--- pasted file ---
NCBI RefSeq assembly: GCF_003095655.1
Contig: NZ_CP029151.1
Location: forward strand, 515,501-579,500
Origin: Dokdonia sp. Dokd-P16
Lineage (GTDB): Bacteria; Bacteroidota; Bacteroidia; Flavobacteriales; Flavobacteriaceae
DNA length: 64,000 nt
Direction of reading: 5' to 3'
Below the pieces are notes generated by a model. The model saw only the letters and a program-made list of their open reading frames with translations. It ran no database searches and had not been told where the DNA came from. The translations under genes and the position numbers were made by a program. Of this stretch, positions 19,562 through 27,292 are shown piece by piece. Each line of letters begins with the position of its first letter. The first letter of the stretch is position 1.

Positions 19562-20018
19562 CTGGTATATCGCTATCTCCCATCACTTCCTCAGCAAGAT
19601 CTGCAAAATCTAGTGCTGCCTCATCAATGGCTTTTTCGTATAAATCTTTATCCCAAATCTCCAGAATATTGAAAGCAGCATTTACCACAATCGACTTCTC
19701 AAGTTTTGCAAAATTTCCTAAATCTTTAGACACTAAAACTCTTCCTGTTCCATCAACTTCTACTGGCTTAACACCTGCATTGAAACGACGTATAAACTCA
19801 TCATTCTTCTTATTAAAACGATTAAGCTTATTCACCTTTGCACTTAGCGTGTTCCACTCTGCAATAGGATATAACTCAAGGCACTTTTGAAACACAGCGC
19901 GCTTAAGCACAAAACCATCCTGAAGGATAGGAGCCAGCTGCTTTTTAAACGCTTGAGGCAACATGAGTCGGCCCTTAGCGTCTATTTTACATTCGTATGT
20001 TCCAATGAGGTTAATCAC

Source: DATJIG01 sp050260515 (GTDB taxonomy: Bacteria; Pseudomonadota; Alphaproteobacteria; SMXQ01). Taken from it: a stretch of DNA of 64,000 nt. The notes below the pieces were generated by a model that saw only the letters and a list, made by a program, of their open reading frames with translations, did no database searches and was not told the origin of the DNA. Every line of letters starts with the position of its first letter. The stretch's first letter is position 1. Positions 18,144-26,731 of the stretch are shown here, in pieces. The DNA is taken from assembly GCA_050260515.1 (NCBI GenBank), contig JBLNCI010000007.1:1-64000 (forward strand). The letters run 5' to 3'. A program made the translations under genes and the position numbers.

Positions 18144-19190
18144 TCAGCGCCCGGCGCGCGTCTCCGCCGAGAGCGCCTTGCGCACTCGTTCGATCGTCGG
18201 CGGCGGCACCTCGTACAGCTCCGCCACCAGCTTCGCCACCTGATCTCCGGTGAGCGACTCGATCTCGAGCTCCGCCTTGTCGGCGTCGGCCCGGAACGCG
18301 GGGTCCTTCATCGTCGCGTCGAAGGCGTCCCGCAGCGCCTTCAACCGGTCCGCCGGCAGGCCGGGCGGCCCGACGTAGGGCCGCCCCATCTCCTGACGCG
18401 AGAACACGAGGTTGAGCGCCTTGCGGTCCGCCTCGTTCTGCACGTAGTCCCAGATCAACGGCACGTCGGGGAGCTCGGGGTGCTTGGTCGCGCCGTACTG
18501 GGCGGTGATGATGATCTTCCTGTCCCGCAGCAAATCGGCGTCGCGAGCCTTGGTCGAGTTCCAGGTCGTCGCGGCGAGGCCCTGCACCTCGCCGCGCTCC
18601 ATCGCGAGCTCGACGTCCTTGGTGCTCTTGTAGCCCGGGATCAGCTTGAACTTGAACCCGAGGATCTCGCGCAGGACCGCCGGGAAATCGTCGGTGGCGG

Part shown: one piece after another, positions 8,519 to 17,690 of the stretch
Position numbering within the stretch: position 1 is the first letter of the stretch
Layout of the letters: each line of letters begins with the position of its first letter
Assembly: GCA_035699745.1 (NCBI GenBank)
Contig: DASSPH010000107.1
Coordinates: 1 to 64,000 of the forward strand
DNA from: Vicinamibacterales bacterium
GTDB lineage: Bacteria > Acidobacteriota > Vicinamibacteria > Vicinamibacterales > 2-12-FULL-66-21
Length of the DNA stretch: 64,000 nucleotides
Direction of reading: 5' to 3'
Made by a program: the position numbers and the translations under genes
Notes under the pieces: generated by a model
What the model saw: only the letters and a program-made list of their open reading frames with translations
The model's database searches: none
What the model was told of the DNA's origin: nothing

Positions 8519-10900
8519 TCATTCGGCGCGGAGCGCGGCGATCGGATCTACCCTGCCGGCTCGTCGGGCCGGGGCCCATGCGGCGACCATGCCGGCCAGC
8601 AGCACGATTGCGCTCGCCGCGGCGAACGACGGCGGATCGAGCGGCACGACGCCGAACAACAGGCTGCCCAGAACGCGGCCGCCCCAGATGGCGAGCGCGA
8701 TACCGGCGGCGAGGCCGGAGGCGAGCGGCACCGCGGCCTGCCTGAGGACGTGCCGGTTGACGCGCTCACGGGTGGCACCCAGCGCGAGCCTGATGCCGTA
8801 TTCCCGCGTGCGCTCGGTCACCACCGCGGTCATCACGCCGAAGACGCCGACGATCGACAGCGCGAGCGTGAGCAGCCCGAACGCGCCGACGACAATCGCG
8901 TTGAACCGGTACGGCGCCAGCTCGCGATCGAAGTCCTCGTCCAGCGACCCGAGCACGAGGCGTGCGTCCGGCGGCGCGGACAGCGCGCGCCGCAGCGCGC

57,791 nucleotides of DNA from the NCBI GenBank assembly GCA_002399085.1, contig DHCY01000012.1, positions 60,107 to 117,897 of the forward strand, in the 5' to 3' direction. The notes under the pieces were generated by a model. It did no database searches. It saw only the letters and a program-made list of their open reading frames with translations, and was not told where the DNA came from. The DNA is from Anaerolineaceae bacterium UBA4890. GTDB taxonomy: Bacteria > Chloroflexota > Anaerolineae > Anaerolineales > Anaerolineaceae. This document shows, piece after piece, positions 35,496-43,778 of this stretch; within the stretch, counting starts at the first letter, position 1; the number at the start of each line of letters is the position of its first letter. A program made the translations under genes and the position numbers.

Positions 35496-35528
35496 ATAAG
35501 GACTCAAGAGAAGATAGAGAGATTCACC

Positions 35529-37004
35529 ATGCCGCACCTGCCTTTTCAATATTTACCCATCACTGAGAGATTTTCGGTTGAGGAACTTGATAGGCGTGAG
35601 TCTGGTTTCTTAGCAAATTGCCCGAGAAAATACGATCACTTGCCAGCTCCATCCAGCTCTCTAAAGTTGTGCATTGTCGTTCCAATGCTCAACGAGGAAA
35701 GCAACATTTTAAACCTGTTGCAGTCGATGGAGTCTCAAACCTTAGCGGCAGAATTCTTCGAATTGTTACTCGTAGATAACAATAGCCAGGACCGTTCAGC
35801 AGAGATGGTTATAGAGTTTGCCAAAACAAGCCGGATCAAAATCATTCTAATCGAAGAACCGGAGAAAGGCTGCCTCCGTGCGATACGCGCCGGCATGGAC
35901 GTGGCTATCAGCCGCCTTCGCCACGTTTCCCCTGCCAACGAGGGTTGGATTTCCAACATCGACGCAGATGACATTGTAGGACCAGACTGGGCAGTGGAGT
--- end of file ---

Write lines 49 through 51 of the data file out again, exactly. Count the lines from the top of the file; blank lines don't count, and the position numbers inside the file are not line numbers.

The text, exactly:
Positions 35529-37004
35529 ATGCCGCACCTGCCTTTTCAATATTTACCCATCACTGAGAGATTTTCGGTTGAGGAACTTGATAGGCGTGAG
35601 TCTGGTTTCTTAGCAAATTGCCCGAGAAAATACGATCACTTGCCAGCTCCATCCAGCTCTCTAAAGTTGTGCATTGTCGTTCCAATGCTCAACGAGGAAA